Application Centric Infrastructure (ACI): Application Network Profiles for Security and Network Services
Now that we’ve announced the Cisco Application Centric Infrastructure (ACI), everyone is trying to come up to speed quickly on this new fabric architecture and the power that this revolutionary application-centric model will bring to data center and cloud automation. One of the best insights to ACI I have seen comes in the form of a 140 char tweet from Insieme TME Joe Onisick (he also blogs at definethecloud.net) who says, “Building intelligent networks is a fool’s errand. Build a network to take orders, then teach it to do so in a business relevant language.” If you truly understand that, you’ll easily grock ACI. The rest are implementation details.
What ACI has done is backed off from all the network complexity in trying to build more and more intelligence directly in the fabric. Building the network to be externally automated can centralize the intelligence and control, while simplifying the design and operations of the fabric greatly (also a goal of SDN, by the way). But what’s really new about ACI is that the programmability and orchestration of the infrastructure (how it takes the orders) is now done in a business-relevant policy language/model.
In a pre-launch post, I looked at why application policies were an ideal model to build infrastructure automation around, and how application policies are better suited to mirror business objectives and requirements than traditional IT infrastructure policies. The fact is that applications are the brains of the business and best reflect the activity and dynamic requirements of the business. Application policies are inherently business-relevant. The key benefits for customers end up being vastly greater degrees of automation, process improvement and business agility. [Note: It will be left as an exercise for the reader to prove that OpenFlow, e.g., is not a business-oriented policy language.]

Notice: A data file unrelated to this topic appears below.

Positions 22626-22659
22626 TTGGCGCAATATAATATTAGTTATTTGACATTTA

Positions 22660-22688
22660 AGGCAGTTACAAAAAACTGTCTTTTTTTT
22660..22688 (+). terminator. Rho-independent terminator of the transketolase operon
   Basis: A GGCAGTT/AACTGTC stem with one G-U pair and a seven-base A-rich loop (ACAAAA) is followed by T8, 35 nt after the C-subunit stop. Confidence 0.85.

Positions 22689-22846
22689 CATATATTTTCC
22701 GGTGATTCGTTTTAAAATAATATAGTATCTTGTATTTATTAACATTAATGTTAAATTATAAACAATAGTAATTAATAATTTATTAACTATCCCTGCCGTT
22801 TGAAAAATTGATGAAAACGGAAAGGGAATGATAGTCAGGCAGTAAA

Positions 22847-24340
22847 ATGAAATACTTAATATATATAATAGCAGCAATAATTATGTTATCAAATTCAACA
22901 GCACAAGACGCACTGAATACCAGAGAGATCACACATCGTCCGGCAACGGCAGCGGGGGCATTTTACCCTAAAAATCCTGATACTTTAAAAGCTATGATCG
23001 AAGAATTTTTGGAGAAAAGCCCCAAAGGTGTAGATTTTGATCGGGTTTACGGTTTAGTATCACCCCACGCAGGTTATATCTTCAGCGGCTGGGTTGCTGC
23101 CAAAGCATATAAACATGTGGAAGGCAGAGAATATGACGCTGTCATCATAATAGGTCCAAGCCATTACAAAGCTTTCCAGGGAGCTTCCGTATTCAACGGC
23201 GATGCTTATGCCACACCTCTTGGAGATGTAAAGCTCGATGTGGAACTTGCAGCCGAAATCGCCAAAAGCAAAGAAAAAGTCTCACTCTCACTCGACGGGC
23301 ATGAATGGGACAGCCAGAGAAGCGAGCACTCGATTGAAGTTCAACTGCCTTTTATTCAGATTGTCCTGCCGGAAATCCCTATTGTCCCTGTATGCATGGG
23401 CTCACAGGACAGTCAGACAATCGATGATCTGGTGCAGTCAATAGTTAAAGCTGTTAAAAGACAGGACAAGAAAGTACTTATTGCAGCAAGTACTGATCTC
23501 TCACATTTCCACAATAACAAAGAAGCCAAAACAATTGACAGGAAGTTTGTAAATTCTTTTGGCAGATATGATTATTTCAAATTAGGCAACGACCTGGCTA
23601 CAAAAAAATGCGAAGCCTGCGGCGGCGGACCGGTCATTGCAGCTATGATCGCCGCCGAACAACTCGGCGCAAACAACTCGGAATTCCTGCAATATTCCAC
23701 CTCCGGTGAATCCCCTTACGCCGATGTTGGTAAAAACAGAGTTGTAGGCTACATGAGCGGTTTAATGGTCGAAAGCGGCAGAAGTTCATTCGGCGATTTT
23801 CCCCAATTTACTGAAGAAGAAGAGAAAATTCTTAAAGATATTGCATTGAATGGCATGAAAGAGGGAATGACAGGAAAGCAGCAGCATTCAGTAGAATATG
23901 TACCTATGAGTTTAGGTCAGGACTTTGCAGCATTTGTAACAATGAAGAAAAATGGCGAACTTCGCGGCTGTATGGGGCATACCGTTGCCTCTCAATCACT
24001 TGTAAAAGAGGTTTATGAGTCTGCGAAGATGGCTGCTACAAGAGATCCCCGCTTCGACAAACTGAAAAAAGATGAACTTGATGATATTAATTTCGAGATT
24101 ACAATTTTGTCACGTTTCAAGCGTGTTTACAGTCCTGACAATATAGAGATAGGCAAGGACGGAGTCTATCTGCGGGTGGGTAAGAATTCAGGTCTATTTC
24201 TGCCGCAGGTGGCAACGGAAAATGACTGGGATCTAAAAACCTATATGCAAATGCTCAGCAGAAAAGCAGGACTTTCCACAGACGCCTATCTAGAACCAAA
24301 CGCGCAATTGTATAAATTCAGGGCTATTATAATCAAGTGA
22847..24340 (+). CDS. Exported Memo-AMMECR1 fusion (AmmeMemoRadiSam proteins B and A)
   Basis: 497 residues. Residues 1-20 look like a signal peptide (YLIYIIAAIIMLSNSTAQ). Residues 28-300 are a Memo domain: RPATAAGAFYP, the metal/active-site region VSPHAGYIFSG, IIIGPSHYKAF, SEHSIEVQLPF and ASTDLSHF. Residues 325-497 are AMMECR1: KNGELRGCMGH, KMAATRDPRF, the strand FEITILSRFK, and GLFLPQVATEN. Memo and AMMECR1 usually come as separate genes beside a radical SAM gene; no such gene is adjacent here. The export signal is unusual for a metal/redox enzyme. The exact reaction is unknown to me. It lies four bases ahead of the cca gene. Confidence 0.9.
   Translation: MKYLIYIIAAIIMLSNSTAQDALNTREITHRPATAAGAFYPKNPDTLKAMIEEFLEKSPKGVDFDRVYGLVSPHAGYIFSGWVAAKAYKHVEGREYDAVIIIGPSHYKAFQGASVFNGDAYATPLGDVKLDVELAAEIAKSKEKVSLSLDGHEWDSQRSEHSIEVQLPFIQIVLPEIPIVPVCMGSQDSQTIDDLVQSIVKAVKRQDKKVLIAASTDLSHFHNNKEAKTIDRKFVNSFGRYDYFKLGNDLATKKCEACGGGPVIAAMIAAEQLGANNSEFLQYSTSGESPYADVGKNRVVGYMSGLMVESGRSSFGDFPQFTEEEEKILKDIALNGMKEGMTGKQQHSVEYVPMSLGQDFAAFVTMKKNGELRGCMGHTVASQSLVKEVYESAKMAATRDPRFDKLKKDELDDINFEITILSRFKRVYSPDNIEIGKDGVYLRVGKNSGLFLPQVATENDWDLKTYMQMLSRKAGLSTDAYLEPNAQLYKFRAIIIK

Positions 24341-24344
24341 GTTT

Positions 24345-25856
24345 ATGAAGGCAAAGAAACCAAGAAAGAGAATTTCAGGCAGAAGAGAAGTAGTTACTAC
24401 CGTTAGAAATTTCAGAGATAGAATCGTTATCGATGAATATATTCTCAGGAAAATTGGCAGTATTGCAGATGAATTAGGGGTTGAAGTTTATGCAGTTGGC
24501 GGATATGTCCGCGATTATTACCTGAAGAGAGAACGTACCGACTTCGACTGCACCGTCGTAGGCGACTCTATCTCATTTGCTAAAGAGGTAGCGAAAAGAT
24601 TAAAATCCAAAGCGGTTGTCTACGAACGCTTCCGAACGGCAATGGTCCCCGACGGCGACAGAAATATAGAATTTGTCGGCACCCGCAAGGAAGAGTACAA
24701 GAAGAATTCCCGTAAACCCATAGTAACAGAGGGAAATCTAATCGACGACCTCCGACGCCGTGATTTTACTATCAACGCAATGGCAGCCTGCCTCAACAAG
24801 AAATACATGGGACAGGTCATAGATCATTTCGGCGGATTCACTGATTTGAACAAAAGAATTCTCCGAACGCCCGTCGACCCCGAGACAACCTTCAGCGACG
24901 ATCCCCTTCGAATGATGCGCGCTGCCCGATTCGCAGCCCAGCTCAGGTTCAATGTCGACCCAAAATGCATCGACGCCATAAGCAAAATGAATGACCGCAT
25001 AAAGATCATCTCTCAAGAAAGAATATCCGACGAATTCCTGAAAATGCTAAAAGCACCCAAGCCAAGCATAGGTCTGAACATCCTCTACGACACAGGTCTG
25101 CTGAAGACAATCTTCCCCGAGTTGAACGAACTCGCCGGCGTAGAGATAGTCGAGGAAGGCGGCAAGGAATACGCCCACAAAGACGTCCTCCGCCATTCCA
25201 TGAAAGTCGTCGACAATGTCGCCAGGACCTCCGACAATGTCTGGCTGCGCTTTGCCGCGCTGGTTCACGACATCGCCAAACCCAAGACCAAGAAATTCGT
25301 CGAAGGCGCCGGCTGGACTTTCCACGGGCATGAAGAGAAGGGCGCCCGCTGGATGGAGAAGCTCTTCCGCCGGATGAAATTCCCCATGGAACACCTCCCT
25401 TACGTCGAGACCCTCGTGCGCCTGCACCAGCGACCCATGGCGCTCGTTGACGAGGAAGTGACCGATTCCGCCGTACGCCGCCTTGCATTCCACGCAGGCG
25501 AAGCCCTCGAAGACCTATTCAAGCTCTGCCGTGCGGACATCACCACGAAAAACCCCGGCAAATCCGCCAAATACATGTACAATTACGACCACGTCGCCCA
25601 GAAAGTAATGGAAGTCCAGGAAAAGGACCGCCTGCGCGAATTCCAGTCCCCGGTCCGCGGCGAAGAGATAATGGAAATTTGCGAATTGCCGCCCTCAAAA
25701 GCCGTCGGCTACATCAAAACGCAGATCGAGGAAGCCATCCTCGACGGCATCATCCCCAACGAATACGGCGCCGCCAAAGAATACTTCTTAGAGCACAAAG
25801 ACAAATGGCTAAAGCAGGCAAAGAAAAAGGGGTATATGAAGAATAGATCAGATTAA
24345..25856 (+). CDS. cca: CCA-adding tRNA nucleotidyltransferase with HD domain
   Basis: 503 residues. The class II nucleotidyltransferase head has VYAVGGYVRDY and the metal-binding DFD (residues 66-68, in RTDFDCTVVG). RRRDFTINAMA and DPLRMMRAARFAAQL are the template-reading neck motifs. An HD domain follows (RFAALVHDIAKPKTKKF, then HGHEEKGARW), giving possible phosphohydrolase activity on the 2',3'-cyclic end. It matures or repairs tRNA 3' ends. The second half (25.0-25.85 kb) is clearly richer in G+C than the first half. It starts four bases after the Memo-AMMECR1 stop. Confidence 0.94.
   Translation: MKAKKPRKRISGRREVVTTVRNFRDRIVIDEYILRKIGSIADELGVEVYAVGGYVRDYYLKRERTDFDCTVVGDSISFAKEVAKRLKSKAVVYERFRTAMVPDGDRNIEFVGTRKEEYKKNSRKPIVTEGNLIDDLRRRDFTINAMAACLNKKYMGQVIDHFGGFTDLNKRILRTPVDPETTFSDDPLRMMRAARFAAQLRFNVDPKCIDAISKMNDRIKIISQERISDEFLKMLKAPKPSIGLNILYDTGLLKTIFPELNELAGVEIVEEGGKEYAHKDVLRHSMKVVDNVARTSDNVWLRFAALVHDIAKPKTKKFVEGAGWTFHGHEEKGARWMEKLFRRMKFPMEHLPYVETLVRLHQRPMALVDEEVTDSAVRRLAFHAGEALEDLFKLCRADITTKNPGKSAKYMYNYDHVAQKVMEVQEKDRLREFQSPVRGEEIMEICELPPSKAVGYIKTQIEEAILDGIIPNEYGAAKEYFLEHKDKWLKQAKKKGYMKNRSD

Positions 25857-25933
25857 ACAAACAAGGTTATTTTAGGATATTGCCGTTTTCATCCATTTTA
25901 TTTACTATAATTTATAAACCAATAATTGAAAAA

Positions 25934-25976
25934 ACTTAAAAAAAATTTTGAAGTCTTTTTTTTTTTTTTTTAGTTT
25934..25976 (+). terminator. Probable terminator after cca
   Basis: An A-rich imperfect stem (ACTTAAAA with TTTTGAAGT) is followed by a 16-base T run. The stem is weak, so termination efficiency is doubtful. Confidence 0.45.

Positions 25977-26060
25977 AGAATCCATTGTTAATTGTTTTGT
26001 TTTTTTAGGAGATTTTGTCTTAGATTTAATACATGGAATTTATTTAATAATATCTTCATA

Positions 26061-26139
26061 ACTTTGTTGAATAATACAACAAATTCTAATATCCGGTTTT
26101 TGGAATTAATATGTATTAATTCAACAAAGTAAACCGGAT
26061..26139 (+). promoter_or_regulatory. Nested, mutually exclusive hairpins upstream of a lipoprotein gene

Let’s look deeper into one example of the difficulty in deploying and managing applications and the level of complexity that must be overcome to truly automate application-oriented tasks: application-specific network services and security policies.
Let’s take, for example, a fairly complex web server application deployment. Once we’ve installed the application on a server and connected the server to the network, there is still a great deal of complexity and policy management that is required before the application can go live. Each of the red blocks below represents a layer 4-7 application or security service that has to be configured to support the application, including application delivery controllers, WAN optimization, network monitoring applications, perhaps multiple stages of firewalls and IPS, including firewalls between app tiers, and even configuring the network devices to deliver the appropriate quality of service, access controls, etc.
Each of these services represents a significant policy configuration and management effort in its own right, as well as various ways of routing traffic to and/or through the required devices, depending where they are located in the data center, if they are virtual or physical, and if they are in-line with the traffic flow or require some other protocol to be configured. For example, IT administrators would configure an application delivery controller across a rack of servers using Secure/Source/Stateful Network Address Translation (SNAT), insert firewalls/IPS devices into the traffic flow with VLAN stitching, and configure virtual firewalls between app tiers like the Cisco Virtual Security Gateway (VSG) using vPath service insertion technology in the Nexus 1000V virtual switch.